Friday, May 24, 2013

Fraction Fun on Friday

    I was of two minds today; part of me wanted to go on a field trip and part of me wanted to stay home and do some more lessons with the boys.  Now that most people are wrapping up their school year I'm looking back and once again questioning how much they've really learned and grown since we've started on this homeschooling journey.  By now, those of you who read my blog frequently, know that whenever I question our practices I tend to go back toward more traditional lesson plans.  The boys are all for it lately so while I have the ambition and they have the attention I'm taking advantage.    Most of the field trip ideas we came up with would not have been fun in the rain or else it just didn't work with our schedule anyway so we once again found ourselves at home for the day.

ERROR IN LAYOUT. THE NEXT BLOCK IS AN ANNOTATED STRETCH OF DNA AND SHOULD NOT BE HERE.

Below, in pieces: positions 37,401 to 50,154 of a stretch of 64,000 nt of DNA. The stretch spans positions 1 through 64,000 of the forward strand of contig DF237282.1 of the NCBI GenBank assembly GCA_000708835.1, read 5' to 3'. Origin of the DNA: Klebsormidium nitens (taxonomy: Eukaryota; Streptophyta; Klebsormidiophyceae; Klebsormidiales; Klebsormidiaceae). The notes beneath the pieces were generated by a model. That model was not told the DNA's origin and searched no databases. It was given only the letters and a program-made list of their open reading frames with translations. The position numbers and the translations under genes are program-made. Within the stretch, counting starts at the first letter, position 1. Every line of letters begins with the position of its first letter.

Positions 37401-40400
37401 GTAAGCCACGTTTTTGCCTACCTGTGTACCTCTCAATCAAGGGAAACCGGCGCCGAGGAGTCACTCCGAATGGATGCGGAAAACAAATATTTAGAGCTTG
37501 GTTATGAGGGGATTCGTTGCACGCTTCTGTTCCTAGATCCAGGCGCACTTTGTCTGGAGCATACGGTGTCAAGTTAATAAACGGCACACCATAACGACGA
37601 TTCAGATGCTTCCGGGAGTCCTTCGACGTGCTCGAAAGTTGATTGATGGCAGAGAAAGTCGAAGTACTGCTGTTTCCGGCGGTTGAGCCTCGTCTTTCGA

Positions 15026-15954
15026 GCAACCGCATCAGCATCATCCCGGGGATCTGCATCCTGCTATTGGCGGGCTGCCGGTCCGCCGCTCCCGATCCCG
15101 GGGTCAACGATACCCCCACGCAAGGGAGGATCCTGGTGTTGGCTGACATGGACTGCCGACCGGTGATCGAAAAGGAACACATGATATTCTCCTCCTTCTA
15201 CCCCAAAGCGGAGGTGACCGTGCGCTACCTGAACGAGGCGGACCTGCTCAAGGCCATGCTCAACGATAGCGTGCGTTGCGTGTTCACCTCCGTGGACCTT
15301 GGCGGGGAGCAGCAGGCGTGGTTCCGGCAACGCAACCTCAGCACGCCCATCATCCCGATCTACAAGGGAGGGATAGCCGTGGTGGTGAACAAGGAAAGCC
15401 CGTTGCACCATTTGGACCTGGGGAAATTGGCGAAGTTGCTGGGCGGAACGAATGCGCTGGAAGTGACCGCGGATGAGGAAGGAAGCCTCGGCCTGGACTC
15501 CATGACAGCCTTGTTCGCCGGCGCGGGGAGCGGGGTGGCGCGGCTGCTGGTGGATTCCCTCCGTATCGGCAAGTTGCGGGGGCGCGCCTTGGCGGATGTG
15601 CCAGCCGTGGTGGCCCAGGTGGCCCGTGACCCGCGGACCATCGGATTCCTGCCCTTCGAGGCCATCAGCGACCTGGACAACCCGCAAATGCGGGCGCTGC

For math we read a few books about fractions.  One called Full House and one called The Wishing Club; both of which were absolutely adorable and the kids loved them!  We then played roll- a- whole.  I had the fraction tiles that I got with my McRuffy set and I had ordered some fraction dice from Amazon.   If you don't have any fraction tiles you can order some from Amazon or go to this page and print some off for free.  If you don't have fraction dice you can use regular dice and attach stickers to the sides.   I wish I had realized my fraction dice didn't have all that many variations though or I would have ordered a different pair (like the ones in the link I just gave you!).  For today we wrote a few fractions onto neon dot stickers and covered up a few of the repeating fractions.  The boys seemed to like this game (we played three rounds!) and I loved that it worked on many skills pertaining to fractions.  We were identifying and matching fractions, adding fractions and even looking for equivalent fractions as we rolled.  Alec's first roll was for 1/4 and he quickly grabbed two of the 1/8th tiles to see if they would work.  That sent the precedent for all of the rounds and rolls.  They were interchanging tiles, comparing sizes, trying to figure out how much more they had left to fill.  It was great!  Once we were done Evan wanted to play with the tiles and made up his own game called "Crack the Code."  I never did figure out how it worked but while they were playing Alec was working on filling up the fraction piece chart using assorted colors and sizes of tiles.  He finally figured out he need 12 of the 12th tiles and 10 of the tenth tiles, etc.  He told me one fourth is the same as one sixth plus one twelfth.  He tried lining the pieces up on the table in a pyramid from smallest to the largest.  He yelled out two one tenth equal one fifth.  He finally filled up the chart using all variations of fractions.  He pointed out that if two twelfths equaled one sixth then he needed 6 twelfth tiles to equal 3 sixths; and so one and so forth.  He also started reducing fractions; four eights is the same as one half!  Once Alec was all done Ian dumped out the tray and put them all back together in the right order matching all the pieces up together.   I heard one tenth, a twelfth, etc. coming out of all their mouths.  A very successful lesson with the added bonus of free play!  I heard Evan yelling "one fifth! one fifth! if I use the one fifth you loose one fifth of your power.  Oh no! One fourth. "   A bit later on he told me he has "six eighths power in his hand."   I have no idea if he was matching that up with the right tile but at least he's getting the vocabulary down!  They may have learned more about fractions on their own playing with the tiles than we did while we were playing... I'm not sure but I am definitely glad I pulled out these tiles to play with today!  It kept them occupied for over 30 minutes and they even pointed out to each other; "hey do you know you're learning about fractions playing right now?"  The best part is that Alec answered "Yep!" with a huge smile on his face.  Who could plan math activities to beat this?  More and more I realize I do just need to facilitate (or strew) and watch learning unfold before my eyes.  It seems like every time I question our decision to unschool and start moving toward more traditional ways I am reminded how well they can  and do learn on their own through play.